Second Saturday of Lent

Readings: Mi 7: 14-15, 18-20 / Ps 103: 1-4, 9-12 / Lk 15: 1-3, 11-32

My very first experience with the concept Lent was at primary school when I was a second grader. I learned that Lent was a time of Penance. Penance was identified with the Sacrament of Reconciliation itself because of its final and indispensable role in the process of reestablishing a good relationship with God after being tainted with evil that moves us away from the truth.

“The Parable of the Lost Son” is a perfect example that illustrates the Sacrament of Reconciliation.

It seems like disobedience is, to some extent, part of our human nature. We struggle to abide by our commitments but the tendency is, most of the time, to stray from our responsibilities. On the other hand, it is also normal and natural that we come back to our senses and decide to amend our lives.

Today, the Church is asking us to meditate on the “Parable of the Lost Son” from the gospel according to Luke (Lk 15, 1-3; 11-32). There are two aspects I want to focus on from this reading. The first is the decision of the “prodigal” son to come back to his Father with a humble spirit, and the second one is the active patience of the Father waiting for his esteemed son to come back home.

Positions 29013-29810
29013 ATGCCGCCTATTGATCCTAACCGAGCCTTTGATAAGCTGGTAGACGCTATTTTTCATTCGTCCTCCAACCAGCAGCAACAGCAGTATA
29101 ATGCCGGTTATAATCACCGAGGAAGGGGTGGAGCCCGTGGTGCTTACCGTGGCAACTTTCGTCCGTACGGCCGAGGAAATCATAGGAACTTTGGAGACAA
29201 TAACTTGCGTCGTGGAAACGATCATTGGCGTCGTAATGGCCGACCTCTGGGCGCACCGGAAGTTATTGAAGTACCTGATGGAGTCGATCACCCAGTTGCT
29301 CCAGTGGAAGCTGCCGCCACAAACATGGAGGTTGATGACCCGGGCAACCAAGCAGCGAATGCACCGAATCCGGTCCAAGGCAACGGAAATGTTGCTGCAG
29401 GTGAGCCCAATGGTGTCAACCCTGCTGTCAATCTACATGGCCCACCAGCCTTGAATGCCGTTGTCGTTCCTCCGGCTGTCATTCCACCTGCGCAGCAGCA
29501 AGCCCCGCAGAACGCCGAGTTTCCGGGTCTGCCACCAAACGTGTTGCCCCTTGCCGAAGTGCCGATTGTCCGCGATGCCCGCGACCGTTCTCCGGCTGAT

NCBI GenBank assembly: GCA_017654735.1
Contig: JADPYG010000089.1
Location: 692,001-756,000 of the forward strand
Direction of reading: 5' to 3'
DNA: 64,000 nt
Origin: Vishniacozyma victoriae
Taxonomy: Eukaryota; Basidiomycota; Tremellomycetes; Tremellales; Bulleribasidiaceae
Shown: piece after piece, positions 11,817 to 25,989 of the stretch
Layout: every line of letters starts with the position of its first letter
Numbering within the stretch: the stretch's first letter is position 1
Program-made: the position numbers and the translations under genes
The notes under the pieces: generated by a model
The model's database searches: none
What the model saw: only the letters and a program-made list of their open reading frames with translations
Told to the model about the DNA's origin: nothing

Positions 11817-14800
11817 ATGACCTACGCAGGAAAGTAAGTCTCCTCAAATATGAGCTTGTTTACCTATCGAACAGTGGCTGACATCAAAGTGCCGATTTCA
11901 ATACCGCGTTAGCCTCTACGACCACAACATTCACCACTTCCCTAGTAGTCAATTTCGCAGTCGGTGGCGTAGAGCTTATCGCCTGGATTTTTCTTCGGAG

This special moment of the liturgical calendar is a time we must take to review our lives as baptized called to witness God’s love for all humankind. What do we do with the many gifts and blessings our celestial Father keeps on granting us? Do we use them wisely sharing with our sisters and brothers in less privileged situation, or do we simply squander what so generously we received?

The point is not how we deal with all the vicissitudes of our lives. What matters is to wake up and take the plunge that consists in examining meticulously our everyday life. If it is not the way it should be, we have the consolation of knowing that our Father is actively waiting for us with his arms wide open to celebrate our repentance while providing us his merciful and lovely forgiveness.

God suffers our indifference but He respects our freedom and free will. It is up to us to choose to remain in our misery or to wisely use our gift of freedom to step back to God and thus, provoke great joy in heaven because of our repentance.

Estime Frader
Augustinian Pre-Novice, 2011